Resolving a circuit split in the interpretation of the federal Computer Fraud and Abuse Act of 1986 (CFAA) – an anti-hacking statute – the Supreme Court recently held that the CFAA does not impose liability on individuals who access information they are otherwise authorized to access even though they have improper motives.
In Van Buren v. United States, Nathan Van Buren, a former Georgia police sergeant, was caught in an FBI sting operation running license-plate searches in exchange for cash payments via his patrol-car computer. Although Van Buren was authorized to run license-plate searches, it was a clear violation of department policy to conduct searches for other than law enforcement purposes. Federal prosecutors charged Van Buren with a felony under the CFAA, which subjects to criminal liability anyone who “intentionally accesses a computer without authorization or exceeds authorized access,” and thereby obtains computer information. 18 U.S.C. § 1030(a)(2). Prosecutors claimed that by accessing the license plate database for purposes that violated department policy, Van Buren had “exceeded authorized access” and violated the CFAA. Van Buren was convicted and sentenced to 18 months in prison by the district court.
On appeal, the Eleventh Circuit affirmed. Although several Circuits have read the “exceeds authorized access” language of § 1030(a)(2) to apply only in situations in which individuals access “information to which their computer access does not extend,” the broader view embraced by the Eleventh Circuit also encompasses “those who misuse access that they otherwise have.” Thus, courts have held that an employee who violates an employer’s computer use policy to access user account information, United States v. John, 597 F.3d 263 (5th Cir. 2010), a former employee who used a web “scraping” tool to extract publicly accessible information from his former employer’s website contrary to a broad confidentiality agreement, EF Cultural Travel BV v. Explorica, Inc., 274 F.3d 577 (1st Cir. 2001), and a former employee who used secure deletion software to wipe a laptop before returning it to his employer, International Airport Centers, L.L.C. v. Citrin, 440 F.3d 418 (7th Cir. 2006), violated the “exceeds authorized access” provision of the CFAA.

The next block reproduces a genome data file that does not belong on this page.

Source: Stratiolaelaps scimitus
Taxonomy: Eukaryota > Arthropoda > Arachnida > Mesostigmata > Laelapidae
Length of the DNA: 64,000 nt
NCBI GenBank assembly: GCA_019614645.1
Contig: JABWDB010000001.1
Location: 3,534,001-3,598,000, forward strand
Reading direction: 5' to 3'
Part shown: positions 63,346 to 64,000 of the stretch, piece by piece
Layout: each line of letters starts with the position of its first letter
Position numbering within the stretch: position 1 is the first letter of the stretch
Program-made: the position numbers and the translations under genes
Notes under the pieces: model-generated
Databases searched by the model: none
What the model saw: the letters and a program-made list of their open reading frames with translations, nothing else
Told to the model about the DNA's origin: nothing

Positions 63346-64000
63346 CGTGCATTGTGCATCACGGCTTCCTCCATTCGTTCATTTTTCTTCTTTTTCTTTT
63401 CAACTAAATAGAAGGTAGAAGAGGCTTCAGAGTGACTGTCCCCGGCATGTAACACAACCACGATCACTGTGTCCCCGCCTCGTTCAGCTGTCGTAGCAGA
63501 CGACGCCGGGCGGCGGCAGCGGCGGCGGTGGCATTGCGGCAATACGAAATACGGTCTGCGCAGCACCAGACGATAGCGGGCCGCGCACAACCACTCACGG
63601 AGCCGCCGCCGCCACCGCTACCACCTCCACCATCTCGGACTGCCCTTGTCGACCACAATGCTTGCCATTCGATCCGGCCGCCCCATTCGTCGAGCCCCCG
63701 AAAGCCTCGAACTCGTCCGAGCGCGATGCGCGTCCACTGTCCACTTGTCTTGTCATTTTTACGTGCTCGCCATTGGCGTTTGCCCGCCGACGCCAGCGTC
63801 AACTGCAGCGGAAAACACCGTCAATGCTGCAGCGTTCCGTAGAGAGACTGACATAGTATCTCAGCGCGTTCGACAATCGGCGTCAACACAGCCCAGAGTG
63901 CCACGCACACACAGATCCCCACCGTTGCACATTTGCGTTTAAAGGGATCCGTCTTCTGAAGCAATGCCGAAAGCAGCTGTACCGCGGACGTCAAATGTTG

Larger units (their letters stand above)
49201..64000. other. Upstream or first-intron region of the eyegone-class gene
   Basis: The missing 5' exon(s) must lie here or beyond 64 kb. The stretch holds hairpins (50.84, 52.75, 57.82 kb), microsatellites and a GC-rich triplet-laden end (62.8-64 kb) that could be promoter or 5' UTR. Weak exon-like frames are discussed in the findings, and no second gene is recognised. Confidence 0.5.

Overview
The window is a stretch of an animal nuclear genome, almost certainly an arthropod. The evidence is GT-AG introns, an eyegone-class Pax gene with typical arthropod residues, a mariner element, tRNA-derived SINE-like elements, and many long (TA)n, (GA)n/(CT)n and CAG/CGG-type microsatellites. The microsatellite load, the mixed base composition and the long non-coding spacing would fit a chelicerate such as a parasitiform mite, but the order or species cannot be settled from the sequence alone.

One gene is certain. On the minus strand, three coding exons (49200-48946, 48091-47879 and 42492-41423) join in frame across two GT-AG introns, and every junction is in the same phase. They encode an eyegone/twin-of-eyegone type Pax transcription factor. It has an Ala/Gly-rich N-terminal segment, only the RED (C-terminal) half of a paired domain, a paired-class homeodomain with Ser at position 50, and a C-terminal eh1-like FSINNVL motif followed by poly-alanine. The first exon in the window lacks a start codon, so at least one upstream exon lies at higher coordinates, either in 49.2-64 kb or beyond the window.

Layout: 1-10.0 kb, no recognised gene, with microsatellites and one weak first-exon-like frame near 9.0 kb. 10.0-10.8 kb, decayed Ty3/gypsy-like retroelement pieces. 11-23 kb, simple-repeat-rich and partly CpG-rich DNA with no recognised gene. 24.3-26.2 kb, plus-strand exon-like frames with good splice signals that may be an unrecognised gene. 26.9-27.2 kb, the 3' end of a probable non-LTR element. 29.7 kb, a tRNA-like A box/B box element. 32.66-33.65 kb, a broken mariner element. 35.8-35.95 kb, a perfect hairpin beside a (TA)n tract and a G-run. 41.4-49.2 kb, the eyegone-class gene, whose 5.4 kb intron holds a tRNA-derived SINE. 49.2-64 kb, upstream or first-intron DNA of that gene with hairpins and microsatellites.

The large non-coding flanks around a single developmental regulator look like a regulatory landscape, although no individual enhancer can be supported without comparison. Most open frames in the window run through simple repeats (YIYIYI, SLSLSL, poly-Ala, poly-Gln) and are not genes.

In a 6-3 decision, the Supreme Court reversed, holding that “an individual ‘exceeds authorized access’ when he accesses a computer with authorization but then obtains information located in particular areas of the computer—such as files, folders, or databases—that are off limits to him.”
Justice Barrett, writing for the majority, began, as expected, with a textualist analysis supported by various dictionary definitions, but perhaps most compellingly, concludes by noting:
|To top it all off, the Government’s interpretation of the statute would attach criminal penalties to a breathtaking amount of commonplace computer activity…. If the “exceeds authorized access” clause criminalizes every violation of a computer-use policy, then millions of otherwise law-abiding citizens are criminals. Take the workplace. Employers commonly state that computers and electronic devices can be used only for business purposes. So on the Government’s reading of the statute, an employee who sends a personal e-mail or reads the news using her work computer has violated the CFAA. Or consider the Internet. Many websites, services, and databases—which provide “information” from “protected computer[s],” § 1030(a)(2)(C)—authorize a user’s access only upon his agreement to follow specified terms of service. If the “exceeds authorized access” clause encompasses violations of circumstance-based access restrictions on employers’ computers, it is difficult to see why it would not also encompass violations of such restrictions on website providers’ computers.|
In so holding, the Supreme Court provides some welcome clarity into an area that was fraught with ambiguity. At the same time, the decision also removes a powerful arrow from the quiver of companies seeking to deal with rogue employees or aggressive competitors who seek to use the company’s data or website to glean information helpful to their cause.